Established in the 1830s, with roots dating back to the 1550s, St Ann’s Allotments are the oldest collection of Victorian detached town gardens in the UK. They are also the largest, with 670 allotment gardens spread over 75 acres. Extensively renovated from 2007 to 2017 following a period of neglect, they are now home to a wealth of nature, wildlife and community activity.

Vote on the Lottery Good Causes website or using #NLAAllotments.

St Fagans National Museum of History, Cardiff

A woman looks at a stone head
A visitor to St Fagan's. Credit: Amgueddfa Cymru – National Museum of Wales


One of the biggest open-air museums in Europe, St Fagans showcases Welsh life throughout history. The museum recently completed a substantial redevelopment to coincide with its 70th birthday in 2018 and won the Art Fund Museum of the Year Award in 2019. An amazing 600,000 annual visitors make it the most popular heritage attraction in Wales.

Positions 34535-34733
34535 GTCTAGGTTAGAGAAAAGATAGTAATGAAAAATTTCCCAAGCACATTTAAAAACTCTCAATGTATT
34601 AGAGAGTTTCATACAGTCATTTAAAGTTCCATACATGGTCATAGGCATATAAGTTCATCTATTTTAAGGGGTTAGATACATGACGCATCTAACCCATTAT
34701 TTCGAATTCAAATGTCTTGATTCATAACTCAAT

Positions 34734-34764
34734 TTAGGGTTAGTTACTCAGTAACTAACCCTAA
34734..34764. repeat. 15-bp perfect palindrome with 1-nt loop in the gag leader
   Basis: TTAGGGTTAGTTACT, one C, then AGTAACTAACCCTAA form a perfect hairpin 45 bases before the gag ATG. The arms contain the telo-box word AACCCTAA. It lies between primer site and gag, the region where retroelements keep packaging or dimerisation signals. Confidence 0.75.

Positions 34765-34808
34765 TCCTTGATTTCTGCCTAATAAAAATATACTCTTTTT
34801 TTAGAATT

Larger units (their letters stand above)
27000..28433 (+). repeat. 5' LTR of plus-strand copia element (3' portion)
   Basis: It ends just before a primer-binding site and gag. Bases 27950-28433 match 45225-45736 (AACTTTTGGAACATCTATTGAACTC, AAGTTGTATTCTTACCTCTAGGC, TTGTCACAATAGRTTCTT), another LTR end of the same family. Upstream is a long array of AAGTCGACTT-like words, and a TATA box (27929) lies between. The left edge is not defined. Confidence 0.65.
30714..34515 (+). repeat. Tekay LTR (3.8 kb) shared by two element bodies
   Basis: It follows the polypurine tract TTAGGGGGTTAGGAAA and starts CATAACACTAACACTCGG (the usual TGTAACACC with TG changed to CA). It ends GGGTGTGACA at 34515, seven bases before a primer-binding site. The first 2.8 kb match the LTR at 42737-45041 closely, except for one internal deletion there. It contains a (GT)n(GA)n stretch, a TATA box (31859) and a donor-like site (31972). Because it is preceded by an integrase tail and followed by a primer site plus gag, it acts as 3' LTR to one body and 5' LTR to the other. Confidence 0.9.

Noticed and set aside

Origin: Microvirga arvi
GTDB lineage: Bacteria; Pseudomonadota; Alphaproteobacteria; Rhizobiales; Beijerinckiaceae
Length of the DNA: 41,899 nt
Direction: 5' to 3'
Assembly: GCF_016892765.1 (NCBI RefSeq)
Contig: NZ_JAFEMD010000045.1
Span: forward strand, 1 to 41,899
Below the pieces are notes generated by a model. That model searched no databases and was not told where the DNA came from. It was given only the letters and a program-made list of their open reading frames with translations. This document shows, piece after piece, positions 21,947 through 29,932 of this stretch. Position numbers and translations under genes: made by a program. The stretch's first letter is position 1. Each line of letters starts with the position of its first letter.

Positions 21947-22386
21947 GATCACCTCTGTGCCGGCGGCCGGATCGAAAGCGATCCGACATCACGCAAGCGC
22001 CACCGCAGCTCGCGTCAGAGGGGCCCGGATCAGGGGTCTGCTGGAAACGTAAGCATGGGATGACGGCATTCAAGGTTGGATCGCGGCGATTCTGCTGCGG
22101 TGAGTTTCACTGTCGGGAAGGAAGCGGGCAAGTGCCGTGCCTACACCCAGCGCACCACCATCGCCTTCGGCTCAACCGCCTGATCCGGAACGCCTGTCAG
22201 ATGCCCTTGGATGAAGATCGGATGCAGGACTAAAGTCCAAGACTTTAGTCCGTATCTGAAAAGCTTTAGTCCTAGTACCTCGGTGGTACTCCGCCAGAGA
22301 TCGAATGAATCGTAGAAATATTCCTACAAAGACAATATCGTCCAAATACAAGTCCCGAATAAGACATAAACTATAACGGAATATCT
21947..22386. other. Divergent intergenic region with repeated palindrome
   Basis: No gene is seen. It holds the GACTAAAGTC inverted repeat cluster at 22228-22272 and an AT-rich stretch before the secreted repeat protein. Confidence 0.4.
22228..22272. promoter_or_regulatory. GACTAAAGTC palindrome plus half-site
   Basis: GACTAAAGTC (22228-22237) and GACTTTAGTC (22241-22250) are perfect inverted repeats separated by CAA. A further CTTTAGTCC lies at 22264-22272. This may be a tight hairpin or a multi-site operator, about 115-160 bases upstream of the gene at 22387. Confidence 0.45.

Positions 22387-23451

Vote on the Lottery Good Causes website or using #NLAStFagans.

York Minster

York Minster
York Minster's 600-year-old Great East Window


Between 2010 and 2018, conservators used ground-breaking techniques alongside traditional craft methods to repair the cathedral’s East End stonework and restore its 600-year-old Great East Window. The size of a tennis court, the window is the largest expanse of medieval glass in Europe.

Vote on the Lottery Good Causes website or using #NLAYorkMinster.

V&A Dundee

V&A Dundee
V&A Dundee


Opening in 2018, this brand new world-class design museum attracted 500,000 visitors in its first six months. Its Scottish Design Galleries feature 300 exhibits, and a 1908 tea room designed by Charles Rennie Mackintosh, unseen for 50 years, was restored and reconstructed.

Vote on the Lottery Good Causes website or using #NLADundee.

How to vote

To cast your vote, visit the Lottery Good Causes website or post using the dedicated project hashtags (above) on Twitter. Voting closes at midnight on Wednesday 21 August.